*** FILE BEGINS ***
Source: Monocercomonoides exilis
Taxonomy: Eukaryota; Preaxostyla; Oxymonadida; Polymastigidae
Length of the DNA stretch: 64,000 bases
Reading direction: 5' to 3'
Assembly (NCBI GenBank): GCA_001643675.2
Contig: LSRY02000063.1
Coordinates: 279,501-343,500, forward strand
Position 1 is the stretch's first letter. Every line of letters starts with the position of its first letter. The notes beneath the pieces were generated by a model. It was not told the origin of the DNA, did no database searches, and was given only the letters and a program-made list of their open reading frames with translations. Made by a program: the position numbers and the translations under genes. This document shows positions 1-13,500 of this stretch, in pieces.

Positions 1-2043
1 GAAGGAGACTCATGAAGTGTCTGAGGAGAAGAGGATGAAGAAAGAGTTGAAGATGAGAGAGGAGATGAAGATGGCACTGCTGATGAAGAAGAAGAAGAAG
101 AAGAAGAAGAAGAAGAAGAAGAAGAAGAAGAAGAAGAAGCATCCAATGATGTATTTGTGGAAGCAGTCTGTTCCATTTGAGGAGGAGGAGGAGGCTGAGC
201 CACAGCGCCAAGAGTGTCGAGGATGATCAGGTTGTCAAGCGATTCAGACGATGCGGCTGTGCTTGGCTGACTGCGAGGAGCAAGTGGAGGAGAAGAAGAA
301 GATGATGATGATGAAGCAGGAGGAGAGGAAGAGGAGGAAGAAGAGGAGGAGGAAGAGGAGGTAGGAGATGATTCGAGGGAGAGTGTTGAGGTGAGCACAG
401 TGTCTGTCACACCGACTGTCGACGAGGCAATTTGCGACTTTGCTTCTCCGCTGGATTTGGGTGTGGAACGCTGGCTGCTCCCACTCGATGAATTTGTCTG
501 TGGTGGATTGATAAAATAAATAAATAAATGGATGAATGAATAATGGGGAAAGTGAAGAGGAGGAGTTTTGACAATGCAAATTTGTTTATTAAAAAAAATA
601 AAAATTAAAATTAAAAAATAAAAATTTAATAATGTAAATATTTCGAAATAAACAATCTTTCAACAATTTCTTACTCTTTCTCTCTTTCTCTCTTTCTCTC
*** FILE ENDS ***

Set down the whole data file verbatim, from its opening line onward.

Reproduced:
Source: Monocercomonoides exilis
Taxonomy: Eukaryota; Preaxostyla; Oxymonadida; Polymastigidae
Length of the DNA stretch: 64,000 bases
Reading direction: 5' to 3'
Assembly (NCBI GenBank): GCA_001643675.2
Contig: LSRY02000063.1
Coordinates: 279,501-343,500, forward strand
Position 1 is the stretch's first letter. Every line of letters starts with the position of its first letter. The notes beneath the pieces were generated by a model. It was not told the origin of the DNA, did no database searches, and was given only the letters and a program-made list of their open reading frames with translations. Made by a program: the position numbers and the translations under genes. This document shows positions 1-13,500 of this stretch, in pieces.

Positions 1-2043
1 GAAGGAGACTCATGAAGTGTCTGAGGAGAAGAGGATGAAGAAAGAGTTGAAGATGAGAGAGGAGATGAAGATGGCACTGCTGATGAAGAAGAAGAAGAAG
101 AAGAAGAAGAAGAAGAAGAAGAAGAAGAAGAAGAAGAAGCATCCAATGATGTATTTGTGGAAGCAGTCTGTTCCATTTGAGGAGGAGGAGGAGGCTGAGC
201 CACAGCGCCAAGAGTGTCGAGGATGATCAGGTTGTCAAGCGATTCAGACGATGCGGCTGTGCTTGGCTGACTGCGAGGAGCAAGTGGAGGAGAAGAAGAA
301 GATGATGATGATGAAGCAGGAGGAGAGGAAGAGGAGGAAGAAGAGGAGGAGGAAGAGGAGGTAGGAGATGATTCGAGGGAGAGTGTTGAGGTGAGCACAG
401 TGTCTGTCACACCGACTGTCGACGAGGCAATTTGCGACTTTGCTTCTCCGCTGGATTTGGGTGTGGAACGCTGGCTGCTCCCACTCGATGAATTTGTCTG
501 TGGTGGATTGATAAAATAAATAAATAAATGGATGAATGAATAATGGGGAAAGTGAAGAGGAGGAGTTTTGACAATGCAAATTTGTTTATTAAAAAAAATA
601 AAAATTAAAATTAAAAAATAAAAATTTAATAATGTAAATATTTCGAAATAAACAATCTTTCAACAATTTCTTACTCTTTCTCTCTTTCTCTCTTTCTCTC